Commercial crab season opens today (Oct. 1). The crab pots have been arriving at the harbor, fish plant crab buyers have been stacking up totes and arranging for delivery of crab to their markets, crab bait is arriving to be placed into the bait jars inside the crab pots, this is now the busiest time of the year for Blaine fishers.
 – The Northern Light, Blaine, Wash.

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Bering/Bristol crab allotments down

The state Department of Fish and Game announced total allowable catch limits for this winter's Bering Sea crab fisheries.
Here's a breakdown for the two main fisheries:
Bristol Bay red king crab: 16 million pounds, down 21.6 percent from last season.
Bering Sea snow crab: 48 million pounds, down 18.1 percent from last season.

- Pacific Fishing columnist Wesley Loy, writing in his blog: Deckboss

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Video: Coast Guard plucks crewman from submarine

The Coast Guard medically evacuated a crewmember from a U.S. Navy submarine off the coast of Washington state Tuesday.The Navy contacted the Coast Guard at 5:50 p.m. to request assistance in transferring a crewmember to a hospital from a submarine.Coast Guard Air Station Astoria, Ore., launched an MH-60 Jayhawk helicopter crew to assist.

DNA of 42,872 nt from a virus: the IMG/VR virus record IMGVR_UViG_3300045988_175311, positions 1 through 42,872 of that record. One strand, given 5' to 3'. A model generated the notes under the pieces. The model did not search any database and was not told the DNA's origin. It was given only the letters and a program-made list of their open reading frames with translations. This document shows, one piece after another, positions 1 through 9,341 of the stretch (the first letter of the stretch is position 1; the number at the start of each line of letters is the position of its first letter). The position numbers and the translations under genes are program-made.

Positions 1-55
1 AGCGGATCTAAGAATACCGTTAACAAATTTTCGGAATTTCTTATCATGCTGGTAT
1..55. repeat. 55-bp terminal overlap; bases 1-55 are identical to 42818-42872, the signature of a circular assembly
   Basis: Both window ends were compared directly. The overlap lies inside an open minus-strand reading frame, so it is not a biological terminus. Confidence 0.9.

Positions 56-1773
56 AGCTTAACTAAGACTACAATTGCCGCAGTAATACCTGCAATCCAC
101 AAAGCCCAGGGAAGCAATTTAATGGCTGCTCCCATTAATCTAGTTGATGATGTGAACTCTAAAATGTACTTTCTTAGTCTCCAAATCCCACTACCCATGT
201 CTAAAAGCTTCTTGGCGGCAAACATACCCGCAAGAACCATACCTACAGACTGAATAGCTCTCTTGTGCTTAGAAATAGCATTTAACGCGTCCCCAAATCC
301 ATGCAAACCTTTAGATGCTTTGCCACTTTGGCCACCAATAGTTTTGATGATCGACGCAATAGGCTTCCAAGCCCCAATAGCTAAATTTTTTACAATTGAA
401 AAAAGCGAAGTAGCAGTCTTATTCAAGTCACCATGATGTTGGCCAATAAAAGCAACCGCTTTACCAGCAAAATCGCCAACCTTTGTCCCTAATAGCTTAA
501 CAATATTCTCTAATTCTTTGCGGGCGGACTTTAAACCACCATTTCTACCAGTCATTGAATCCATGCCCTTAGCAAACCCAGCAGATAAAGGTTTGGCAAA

The rescue helicopter arrived on scene at 7:12 p.m. and hoisted the crewmember by basket from the sail of the submarine.

The crewmember was transferred to Oregon.

To see the video:

Video: Coast Guard lifts man from Alaska fishing vessel

A Coast Guard Air Station Kodiak MH-60 Jayhawk helicopter and crew medevaced a 32-year-old man from the 165-foot Seattle based fishing vessel Bountiful with reported symptoms of pneumonia to the St. Paul clinic, Monday.
The Bountiful was approximately 150 miles northwest of St. Paul. An HC-130 Hercules aircraft and crew was diverted to relay communications with the helicopter. The man was delivered safely to St. Paul where he was later transported to Anchorage via life flight medical services. Video by Air Station Kodiak, U.S. Coast Guard.

To see the video:

Pebble Mine election may result in penalties

Both sides in last year's ballot box ruckus over mining -- the most expensive election battle waged in Alaska history -- may have to pay state regulators major penalties for campaign law violations in the battle over Pebble Mine.                                                       

 – Anchorage Daily News

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More jewelers say they’ll shun Pebble gold

As commercial fishermen in Bristol Bay, Alaska, celebrate a record-breaking season, a wave of new jewelry retailers representing nearly $1 billion in sales pledged support for permanently protecting Alaska's Bristol Bay watershed from large-scale metal mining, including the controversial proposed Pebble Mine.
– Press release in

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Yakutat worries over a huge gold claim

An out-of-state investment company is causing controversy in Yakutat after it staked hundreds of mining claims on sacred Native sites and around river systems that have driven the community's economy for generations.
 – Juneau Empire